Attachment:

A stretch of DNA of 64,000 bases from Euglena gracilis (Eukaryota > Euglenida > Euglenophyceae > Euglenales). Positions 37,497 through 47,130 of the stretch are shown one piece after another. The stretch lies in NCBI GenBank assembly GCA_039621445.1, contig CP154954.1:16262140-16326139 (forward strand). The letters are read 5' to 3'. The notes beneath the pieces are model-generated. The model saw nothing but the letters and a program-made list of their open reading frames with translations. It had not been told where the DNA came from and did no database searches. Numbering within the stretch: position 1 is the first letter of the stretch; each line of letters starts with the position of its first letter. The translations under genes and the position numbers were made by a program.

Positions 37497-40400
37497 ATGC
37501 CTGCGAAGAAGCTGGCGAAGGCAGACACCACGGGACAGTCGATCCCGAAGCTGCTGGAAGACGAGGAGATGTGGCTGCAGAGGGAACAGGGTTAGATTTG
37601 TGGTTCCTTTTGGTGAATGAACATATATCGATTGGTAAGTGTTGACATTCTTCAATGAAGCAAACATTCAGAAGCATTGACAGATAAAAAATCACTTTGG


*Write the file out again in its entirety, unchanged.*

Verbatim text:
A stretch of DNA of 64,000 bases from Euglena gracilis (Eukaryota > Euglenida > Euglenophyceae > Euglenales). Positions 37,497 through 47,130 of the stretch are shown one piece after another. The stretch lies in NCBI GenBank assembly GCA_039621445.1, contig CP154954.1:16262140-16326139 (forward strand). The letters are read 5' to 3'. The notes beneath the pieces are model-generated. The model saw nothing but the letters and a program-made list of their open reading frames with translations. It had not been told where the DNA came from and did no database searches. Numbering within the stretch: position 1 is the first letter of the stretch; each line of letters starts with the position of its first letter. The translations under genes and the position numbers were made by a program.

Positions 37497-40400
37497 ATGC
37501 CTGCGAAGAAGCTGGCGAAGGCAGACACCACGGGACAGTCGATCCCGAAGCTGCTGGAAGACGAGGAGATGTGGCTGCAGAGGGAACAGGGTTAGATTTG
37601 TGGTTCCTTTTGGTGAATGAACATATATCGATTGGTAAGTGTTGACATTCTTCAATGAAGCAAACATTCAGAAGCATTGACAGATAAAAAATCACTTTGG